In 1996 Mackie Westbrook, a past president of our society, wrote a history of our presidents from our founding in 1859 to 1884. We're happy to present that history to you here, with his kind permission, in PDF form. Just click here. Thanks, Mackie!
The March 13, 2017, Members Meeting has been cancelled due to weather. Stay home, stay warm, stay safe.
Last night's whisky tasting was a great success. We hope you'll join us next spring when we do it again!
photos: Kevin Hansen
Online ticket sales for our November 14, 2016 whisky tasting are now open to the general public. Member pre-sales have been brisk, so remaining seats are limited.
This month we explore "Selections from Bruichladdich.”
With much sadness we report that long-time member Bruce McGarigle died on September 6, 2016 at the age of 84.
A memorial service will be held for Bruce on Friday, Sept. 16th at Mount Carmel Lutheran Church, 8424 W. Center St., Milwaukee. Visitation will be from 9–11am, with service at 11am. Burial will be at Highland Memorial Park, 14875 W. Greenfield Ave., New Berlin, following lunch.
Bruce's wife Karen has asked that as many members as possible come to the service to honor him, kilted of course. We would like to meet at the church at approximately 10:00am.
Further details here.
A great Scottish kick-off to summer.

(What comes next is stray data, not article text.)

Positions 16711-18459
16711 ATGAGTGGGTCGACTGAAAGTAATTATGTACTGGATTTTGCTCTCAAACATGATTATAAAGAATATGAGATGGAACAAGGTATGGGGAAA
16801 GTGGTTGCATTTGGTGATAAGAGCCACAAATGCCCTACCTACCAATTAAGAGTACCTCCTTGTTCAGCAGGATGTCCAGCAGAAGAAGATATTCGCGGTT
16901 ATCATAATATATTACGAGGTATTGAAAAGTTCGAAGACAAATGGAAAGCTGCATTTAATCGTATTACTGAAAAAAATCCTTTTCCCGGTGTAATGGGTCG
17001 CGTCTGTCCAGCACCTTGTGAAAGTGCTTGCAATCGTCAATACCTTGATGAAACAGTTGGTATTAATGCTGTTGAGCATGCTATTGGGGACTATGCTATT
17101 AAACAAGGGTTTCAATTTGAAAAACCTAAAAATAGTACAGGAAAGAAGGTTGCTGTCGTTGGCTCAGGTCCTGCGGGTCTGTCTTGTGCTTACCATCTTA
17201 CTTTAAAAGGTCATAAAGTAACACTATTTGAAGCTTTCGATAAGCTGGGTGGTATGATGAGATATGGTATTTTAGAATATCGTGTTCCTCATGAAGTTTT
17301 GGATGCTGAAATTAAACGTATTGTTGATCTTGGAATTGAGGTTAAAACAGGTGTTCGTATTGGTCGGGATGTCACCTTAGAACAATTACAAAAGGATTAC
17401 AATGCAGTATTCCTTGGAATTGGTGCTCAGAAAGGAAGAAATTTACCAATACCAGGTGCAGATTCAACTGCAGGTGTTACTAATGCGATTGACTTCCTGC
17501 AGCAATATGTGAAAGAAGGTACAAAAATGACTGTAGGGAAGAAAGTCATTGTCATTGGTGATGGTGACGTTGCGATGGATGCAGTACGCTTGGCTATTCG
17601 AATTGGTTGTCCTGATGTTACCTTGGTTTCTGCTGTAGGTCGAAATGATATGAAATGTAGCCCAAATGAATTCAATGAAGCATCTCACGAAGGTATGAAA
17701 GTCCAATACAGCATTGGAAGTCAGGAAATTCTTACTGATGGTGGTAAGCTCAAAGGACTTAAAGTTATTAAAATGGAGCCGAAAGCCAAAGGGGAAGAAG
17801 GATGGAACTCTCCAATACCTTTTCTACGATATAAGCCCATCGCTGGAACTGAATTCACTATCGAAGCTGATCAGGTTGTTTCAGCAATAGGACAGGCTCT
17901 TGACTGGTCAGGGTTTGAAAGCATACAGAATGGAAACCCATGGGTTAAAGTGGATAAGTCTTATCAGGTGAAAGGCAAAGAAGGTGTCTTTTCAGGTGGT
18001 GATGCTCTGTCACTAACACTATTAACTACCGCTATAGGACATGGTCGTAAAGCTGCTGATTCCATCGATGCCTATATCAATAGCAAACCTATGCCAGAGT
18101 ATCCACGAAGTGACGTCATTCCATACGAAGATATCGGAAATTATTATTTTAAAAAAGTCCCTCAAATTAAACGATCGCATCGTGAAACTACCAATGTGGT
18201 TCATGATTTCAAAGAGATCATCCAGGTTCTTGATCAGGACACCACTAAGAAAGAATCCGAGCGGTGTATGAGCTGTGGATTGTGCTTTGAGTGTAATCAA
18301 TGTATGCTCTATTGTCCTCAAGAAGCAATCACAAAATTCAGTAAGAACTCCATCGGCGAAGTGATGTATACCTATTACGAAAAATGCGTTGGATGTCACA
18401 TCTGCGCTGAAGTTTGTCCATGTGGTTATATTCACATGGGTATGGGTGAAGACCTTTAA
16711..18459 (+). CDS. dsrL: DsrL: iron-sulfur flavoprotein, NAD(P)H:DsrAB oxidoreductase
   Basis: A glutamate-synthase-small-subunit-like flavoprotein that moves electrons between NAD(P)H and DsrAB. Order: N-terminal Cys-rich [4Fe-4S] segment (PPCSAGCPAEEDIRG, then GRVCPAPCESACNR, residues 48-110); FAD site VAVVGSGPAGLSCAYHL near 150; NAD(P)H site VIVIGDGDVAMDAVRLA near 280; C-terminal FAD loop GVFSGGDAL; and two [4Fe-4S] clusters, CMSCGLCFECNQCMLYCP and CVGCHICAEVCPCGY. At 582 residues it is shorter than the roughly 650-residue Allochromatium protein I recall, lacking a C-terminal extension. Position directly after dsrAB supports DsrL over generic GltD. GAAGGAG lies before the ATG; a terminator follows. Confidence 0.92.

Here are some great photos from last Friday night's President's Dinner at the Wisconsin Club's Country Club. It was a grand affair! [Photos by Kevin Hansen and Cindy Hansen.]
Tickets for our January 23, 2016 Robert Burns Banquet are now available, and can be purchased online from this very web site!
UPDATE: January 18, 2016. The banquet is now sold out.
At our table in the Cultural Tent at this year's Irish Fest we had a lovely time with members both present and future.
by Aidanne MacDonald-Milewski
Good morning from Orkney! This has been quite the week. I'm learning so much by working at the Ness!
Last Thursday I learned how to sort organic materials that are found in soil samples by a process called flotation, where you soak the sample with water to wash away the mud and gently sieve off whatever floats.
Last Friday I spent troweling away, but within the last hour of the day, I found a broken piece of pottery, a piece of flint, and a round, worked stone pot lid! I don't think I could have ended the week on a better note.
Then Saturday, our group of students went to the island of Rousay, which was truly something to see because it had Neolithic, Iron Age, Pictish, Viking Age and Medieval period structures present in a relatively small area! We were able to visit Midhowe cairn, Midhowe broch and three different burial mounds, two of which were excavated. It was really interesting to see the layers of occupation at Midhowe broch, because the broch was from the Neolithic period and the surrounding side houses were of the Pictish style. That day we were gone from 9:30am—6:30pm, so it was a long day but a good one!
Then Sunday was "open day" at the Ness. This is a day that is geared toward educating the local people who can't make it to the site during the work week, about what's newly found at the Ness. That meant though that we were working again, troweling away! I posted this picture because I'm becoming very attached to this piece of the trench! But I also learned a bit about the culture of the Neolithic people, such as how they drilled stone to make tools, and how they used different resources around them (such as volcanic rock, charcoal, bones) to make paints! I also learned the methods by which they likely carved stones which was all really interesting!